Thursday, November 30, 2006

11/30 - PM Update - "Palliative" care

Oh man - I am tired. I cannot think anymore.

Every SMA family MUST deal with the topic of "palliative" care. Websters.com says: "serving to palliate" -- not very helpful. Oh wait -- futher down it says: "Relieving or soothing the symptoms of a disease or disorder without effecting a cure." But, Medterms.com had the best explanation, I think. "1) Medical or comfort care that reduces the severity of a disease or slows its progress rather than providing a cure. For incurable diseases, in cases where the cure is not recommended due to other health concerns, and when the patient does not wish to pursue a cure, palliative care becomes the focus of treatment. For example, if surgery cannot be performed to remove a tumor, radiation treatment might be tried to reduce its rate of growth, and pain management could help the patient manage physical symptoms."

We chose to put Emily through her G-tube/Nissan surgery a year ago b/c we saw saw an opportunity to give her a longer life of good quality in a way that is more manageable for us. I have said it many times, we are not trying to "beat" SMA or make her live longer that she wants to, but with the palliative definition in mind, we have chosen to use the Cough Assist, BiPAP, suctioning, etc. as respiratory aids, to lengthen her life in a palliative manner. However, as we become more familiar with the minds of healthcare providers, we are learning that the term Palliative does not mean the same thing to everyone. Even among the teams that we are dealing with here in the PICU there are obvious differences about palliative care. I think of it in reference to time. Some of us feel a sooner death is better, others believe the opposite. We believe that good care can extend Emily's life without degrading the quality of it. We are trying to address the acute issues (e.g. Pneumonia) in a way that sets us up for the chronic issues. If we don't wean Emily off the BiPAP correctly, everything else is going to suffer. However, if we can wean her in the most effective way we will all be more prepared to deal with the ongoing care.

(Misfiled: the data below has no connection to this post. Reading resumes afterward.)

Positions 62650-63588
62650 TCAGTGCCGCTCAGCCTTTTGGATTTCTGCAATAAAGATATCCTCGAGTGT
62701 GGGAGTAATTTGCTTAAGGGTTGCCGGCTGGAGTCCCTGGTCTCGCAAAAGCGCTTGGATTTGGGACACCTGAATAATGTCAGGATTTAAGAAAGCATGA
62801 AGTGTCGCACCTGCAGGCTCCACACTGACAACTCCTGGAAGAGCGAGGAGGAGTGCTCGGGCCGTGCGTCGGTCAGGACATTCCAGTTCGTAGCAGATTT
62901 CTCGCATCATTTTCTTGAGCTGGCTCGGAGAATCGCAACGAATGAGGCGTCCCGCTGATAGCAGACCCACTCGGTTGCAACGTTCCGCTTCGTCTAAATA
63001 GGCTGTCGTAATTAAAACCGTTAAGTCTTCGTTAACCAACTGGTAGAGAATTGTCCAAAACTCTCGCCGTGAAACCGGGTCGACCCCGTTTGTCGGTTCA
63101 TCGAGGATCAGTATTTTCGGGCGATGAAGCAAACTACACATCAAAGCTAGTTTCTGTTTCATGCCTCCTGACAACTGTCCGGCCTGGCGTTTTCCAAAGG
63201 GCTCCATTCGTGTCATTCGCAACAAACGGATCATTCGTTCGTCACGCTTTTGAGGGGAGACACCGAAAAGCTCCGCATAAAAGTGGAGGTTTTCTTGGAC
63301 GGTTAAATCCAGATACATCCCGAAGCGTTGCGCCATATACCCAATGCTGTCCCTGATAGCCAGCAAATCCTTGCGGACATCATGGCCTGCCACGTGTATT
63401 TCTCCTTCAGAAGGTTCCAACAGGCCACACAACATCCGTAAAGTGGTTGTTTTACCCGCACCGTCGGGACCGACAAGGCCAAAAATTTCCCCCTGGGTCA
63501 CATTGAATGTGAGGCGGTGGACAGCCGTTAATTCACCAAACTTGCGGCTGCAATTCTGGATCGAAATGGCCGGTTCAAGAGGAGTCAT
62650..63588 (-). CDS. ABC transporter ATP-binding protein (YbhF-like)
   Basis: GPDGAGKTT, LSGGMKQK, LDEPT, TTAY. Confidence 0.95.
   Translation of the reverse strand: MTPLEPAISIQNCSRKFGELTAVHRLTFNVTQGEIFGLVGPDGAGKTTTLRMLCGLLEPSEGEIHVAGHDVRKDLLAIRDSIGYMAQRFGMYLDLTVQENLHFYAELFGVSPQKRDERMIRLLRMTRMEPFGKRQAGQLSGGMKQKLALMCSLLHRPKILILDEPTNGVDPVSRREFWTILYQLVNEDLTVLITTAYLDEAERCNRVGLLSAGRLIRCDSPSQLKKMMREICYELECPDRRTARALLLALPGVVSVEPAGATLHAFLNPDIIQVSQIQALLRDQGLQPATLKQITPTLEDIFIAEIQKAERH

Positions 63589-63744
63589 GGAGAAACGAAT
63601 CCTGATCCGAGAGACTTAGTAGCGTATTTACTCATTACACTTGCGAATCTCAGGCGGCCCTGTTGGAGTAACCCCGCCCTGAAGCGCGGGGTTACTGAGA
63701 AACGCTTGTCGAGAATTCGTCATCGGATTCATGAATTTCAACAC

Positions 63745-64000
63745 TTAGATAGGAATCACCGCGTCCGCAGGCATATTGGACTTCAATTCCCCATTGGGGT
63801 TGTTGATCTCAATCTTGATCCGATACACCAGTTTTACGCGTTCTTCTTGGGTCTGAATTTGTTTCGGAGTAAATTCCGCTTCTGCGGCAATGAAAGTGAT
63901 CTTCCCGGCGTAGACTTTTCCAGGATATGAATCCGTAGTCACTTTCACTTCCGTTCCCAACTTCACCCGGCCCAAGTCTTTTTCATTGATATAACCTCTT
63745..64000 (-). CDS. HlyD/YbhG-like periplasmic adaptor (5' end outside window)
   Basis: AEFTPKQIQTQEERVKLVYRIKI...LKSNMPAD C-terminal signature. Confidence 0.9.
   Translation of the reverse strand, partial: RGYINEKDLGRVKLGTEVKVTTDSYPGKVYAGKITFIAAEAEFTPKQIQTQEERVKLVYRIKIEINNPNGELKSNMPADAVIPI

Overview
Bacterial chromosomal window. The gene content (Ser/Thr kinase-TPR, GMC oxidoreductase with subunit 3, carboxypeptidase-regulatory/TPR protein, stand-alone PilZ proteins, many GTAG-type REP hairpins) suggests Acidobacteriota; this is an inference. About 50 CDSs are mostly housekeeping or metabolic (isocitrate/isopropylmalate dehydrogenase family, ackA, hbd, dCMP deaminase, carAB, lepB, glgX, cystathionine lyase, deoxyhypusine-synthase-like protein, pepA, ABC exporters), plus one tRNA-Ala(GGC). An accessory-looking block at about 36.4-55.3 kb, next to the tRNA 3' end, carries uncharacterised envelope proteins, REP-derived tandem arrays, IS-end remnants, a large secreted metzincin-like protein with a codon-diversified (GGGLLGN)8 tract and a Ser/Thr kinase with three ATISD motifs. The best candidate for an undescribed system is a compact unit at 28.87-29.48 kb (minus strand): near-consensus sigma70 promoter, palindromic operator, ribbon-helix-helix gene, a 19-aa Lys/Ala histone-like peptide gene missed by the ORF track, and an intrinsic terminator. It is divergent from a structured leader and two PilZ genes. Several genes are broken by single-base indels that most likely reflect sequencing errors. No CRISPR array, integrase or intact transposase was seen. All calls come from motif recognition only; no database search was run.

I write these things b/c they are constantly on our mind. We are trying to make the best decisions for Emily and dealing with the different medical personalities makes this a challenge b/c of nuances in understanding like I mentioned above. That being said, we had a good conversation with Pulmonary today. They seemed to think as we do about Emily's respiratory condition and we are going to make some aggressive changes to her care b/c it will, hopefully, set her up for more manageable and healhty care once we get home.

Thanks for reading. Peace <><

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